Unfortunately, after this encouraging start, the main courses were a bit of a let-down. I chose the beer battered cod with chips, peas, and tartare sauce (£14) – partly because I think classic fish and chips is a great litmus test of pub food – while Lucy had the leek and cheddar tart with rocket and fries (£12). As a bit of a pedant – and a lover of chips – I was expecting the chips my meal was advertised as having to be those proper homemade chunky specimens, as opposed to what I actually got, which was a slightly anaemic pile of fries identical to Lucy’s. The batter on my fish was pleasingly crisp and the tartare sauce was perfectly decent, but that’s about as far as it went. Not a plate of fish and chips that will live long in the memory.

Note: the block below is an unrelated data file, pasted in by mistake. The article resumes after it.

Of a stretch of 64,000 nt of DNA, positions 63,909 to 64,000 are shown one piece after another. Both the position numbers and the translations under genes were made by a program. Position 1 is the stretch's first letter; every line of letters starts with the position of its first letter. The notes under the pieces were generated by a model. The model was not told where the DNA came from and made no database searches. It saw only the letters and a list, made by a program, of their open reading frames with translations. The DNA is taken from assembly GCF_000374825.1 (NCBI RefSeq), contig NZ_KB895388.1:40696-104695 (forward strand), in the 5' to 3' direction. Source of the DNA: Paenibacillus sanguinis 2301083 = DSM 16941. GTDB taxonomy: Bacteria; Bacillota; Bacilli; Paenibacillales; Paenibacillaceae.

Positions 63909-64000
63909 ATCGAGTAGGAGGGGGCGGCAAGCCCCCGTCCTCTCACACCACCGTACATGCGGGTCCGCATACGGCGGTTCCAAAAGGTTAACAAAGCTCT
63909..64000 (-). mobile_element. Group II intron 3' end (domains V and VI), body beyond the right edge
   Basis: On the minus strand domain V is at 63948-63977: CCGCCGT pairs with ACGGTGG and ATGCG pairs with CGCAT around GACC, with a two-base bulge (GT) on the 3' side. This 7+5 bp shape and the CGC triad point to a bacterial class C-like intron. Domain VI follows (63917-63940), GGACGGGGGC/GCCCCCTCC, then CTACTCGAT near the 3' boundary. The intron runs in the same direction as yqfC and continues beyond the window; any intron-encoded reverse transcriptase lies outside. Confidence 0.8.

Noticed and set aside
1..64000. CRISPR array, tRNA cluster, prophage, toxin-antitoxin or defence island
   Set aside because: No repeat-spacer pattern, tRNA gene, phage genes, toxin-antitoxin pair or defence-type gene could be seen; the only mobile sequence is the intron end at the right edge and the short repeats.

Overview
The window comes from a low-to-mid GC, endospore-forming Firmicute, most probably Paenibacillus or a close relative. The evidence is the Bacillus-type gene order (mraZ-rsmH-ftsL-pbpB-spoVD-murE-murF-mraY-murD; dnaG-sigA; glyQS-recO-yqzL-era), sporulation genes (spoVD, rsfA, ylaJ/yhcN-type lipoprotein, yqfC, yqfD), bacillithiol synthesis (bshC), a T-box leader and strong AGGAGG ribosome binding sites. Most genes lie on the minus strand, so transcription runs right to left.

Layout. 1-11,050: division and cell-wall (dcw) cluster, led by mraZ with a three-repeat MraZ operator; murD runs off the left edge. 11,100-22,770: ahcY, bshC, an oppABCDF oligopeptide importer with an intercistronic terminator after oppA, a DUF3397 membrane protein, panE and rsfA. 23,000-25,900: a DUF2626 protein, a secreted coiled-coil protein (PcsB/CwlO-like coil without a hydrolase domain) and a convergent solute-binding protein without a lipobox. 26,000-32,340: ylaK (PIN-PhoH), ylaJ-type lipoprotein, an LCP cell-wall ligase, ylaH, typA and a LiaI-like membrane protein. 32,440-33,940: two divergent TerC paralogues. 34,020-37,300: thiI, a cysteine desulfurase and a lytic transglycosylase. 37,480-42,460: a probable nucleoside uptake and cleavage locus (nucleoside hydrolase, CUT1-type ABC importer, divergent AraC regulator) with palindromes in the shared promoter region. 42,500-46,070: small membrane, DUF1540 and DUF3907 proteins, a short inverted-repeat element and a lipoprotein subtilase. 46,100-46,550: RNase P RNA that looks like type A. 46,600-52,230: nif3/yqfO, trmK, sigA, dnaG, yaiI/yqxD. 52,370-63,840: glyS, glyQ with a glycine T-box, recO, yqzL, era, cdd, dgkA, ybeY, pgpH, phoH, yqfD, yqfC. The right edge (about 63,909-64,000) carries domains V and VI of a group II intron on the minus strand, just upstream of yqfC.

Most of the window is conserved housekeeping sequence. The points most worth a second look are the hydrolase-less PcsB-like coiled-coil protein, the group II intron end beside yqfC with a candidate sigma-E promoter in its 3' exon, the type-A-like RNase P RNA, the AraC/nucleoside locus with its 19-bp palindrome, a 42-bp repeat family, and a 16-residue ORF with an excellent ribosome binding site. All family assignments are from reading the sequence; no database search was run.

As with the starter, what arrived was not exactly what I was expecting. I had imagined a tart to be a lighter kind of dish, all pastry shell and visible leeks with some cheese melted on top to finish it. What I got, I would describe as a massive cheese pie. There was a very high filling to pastry ratio, and the filling itself was quiche-like – like eating a wedge of baked cheesy scrambled eggs. This is not an unpleasant thing to be offered for lunch, but again, it was extremely heavy and not presented with a lot of flair. I second Hannah’s complaints about the chips, which were the only part of an otherwise very substantial meal that I would have liked to have been more hearty.